Typically when analyzing squads (or individual ships), you try to figure out what your ships do best and what they do worst. Some reasonable categories would be stuff like Damage Output, Survivability, and Maneuverability.
If you’re making a squad with high Damage Output, your goal is to put them down as fast as possible. That is, there’s somewhat of a glass-cannon mentality going on, in that you’re actively trying to kill them quickly, because if the fight goes long you won’t last. You’re likely going to want to be killing at least one enemy ship every turn. I fly my Skill Squadron on a regular basis (Wedge with Swarm Tactics and Hull Upgrade, Rookie, Rookie, Roark with Ion turret), and this is what I aim for. I’m usually able to take down at least one ship in the first round of shooting, and that’s before they’ve fired.
If you’re going for high Survivability, you’re going to be looking at ships that have a lot of health (like, 8+), or high-moderate health with high agility, like the Defender. The idea there is that you can take a beating and keep on putting out the damage. It’s the Leviathan vs Swarm mentality, that after 3 rounds of shooting you’ll have knocked out some of their power, while you’ll have lost none, though typically this is at the expense of some firepower. A great example of this list is 3 Bounty Hunters.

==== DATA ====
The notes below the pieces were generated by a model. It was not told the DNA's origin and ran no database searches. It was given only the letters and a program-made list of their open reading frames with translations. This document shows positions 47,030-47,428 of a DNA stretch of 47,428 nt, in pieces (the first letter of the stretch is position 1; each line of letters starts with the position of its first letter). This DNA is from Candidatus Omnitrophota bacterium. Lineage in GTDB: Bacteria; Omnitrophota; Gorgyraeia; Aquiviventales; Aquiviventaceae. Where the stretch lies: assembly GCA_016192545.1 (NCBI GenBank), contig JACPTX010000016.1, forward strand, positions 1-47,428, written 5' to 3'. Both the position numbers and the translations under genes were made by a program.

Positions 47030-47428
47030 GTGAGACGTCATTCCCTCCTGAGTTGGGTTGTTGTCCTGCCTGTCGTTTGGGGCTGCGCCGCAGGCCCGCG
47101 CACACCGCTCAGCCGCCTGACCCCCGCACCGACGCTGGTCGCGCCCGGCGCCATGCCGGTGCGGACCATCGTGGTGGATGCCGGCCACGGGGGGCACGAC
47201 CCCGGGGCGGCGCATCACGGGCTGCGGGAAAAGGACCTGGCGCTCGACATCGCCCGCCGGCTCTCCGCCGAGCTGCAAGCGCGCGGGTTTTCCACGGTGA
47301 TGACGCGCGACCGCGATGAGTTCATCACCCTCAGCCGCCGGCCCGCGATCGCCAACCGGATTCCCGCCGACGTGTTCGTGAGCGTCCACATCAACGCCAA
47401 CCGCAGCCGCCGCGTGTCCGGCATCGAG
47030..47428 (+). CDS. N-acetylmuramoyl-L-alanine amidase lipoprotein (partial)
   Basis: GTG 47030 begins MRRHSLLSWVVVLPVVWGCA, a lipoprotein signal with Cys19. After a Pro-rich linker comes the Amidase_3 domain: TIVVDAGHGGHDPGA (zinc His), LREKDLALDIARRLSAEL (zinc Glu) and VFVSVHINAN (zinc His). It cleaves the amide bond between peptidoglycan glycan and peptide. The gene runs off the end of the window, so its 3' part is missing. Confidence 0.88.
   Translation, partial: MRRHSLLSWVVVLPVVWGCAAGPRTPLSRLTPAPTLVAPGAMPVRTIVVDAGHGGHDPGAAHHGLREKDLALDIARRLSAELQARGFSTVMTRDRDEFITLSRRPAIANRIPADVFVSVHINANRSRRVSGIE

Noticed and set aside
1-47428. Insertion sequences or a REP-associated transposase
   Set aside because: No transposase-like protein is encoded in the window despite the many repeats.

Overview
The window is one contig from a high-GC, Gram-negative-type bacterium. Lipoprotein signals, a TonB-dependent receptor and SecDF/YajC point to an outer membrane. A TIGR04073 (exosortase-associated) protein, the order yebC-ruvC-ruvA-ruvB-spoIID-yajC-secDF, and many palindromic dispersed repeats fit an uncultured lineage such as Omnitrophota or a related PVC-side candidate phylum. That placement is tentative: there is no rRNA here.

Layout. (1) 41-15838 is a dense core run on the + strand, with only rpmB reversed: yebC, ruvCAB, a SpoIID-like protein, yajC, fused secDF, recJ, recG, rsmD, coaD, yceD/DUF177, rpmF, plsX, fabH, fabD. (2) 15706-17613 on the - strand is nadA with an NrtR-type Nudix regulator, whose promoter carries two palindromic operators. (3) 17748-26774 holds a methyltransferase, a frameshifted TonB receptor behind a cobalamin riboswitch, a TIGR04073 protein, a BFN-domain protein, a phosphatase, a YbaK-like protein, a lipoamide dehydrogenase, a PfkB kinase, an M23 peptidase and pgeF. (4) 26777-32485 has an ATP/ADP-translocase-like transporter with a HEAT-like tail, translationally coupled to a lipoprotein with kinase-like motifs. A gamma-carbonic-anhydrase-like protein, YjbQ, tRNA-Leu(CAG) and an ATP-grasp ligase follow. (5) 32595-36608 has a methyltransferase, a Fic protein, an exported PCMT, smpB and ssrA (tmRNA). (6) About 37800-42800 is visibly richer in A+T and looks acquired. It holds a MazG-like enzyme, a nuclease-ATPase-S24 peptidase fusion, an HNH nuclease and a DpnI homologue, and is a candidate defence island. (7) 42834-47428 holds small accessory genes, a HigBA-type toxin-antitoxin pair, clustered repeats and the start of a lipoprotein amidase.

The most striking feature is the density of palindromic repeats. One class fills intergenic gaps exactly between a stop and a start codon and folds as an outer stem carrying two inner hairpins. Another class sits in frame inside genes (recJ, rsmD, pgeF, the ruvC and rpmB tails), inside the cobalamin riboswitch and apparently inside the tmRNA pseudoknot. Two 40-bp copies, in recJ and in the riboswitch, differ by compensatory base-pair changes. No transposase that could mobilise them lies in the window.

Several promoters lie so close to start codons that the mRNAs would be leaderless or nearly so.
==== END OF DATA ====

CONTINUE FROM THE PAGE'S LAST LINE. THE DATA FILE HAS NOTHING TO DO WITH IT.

Maneuverability is about not ever having to roll defense dice. A-wings, E-wings, Interceptors and Phantoms live and die this way (maybe less so the E-wings but it does seem to be how they are played). The idea is that although your ship can’t take much damage, your opponent just won’t be able to hit you. Even having 3 agility isn’t usually enough to keep those red dice away, so what this focus ends up meaning is that you’re just never in their firing arcs. Soontir Fel is the poster boy for this.
Good squads can focus into one of these categories, or they can use multiple ships to fill multiple roles. Trouble comes for lists when ships are used for roles that they aren’t intended to play, and end up under-performing and hurting the whole squad. In my next post I’m going to work through the Rebel ships and how they fit into list building, and after that I’ll do the Imperial side.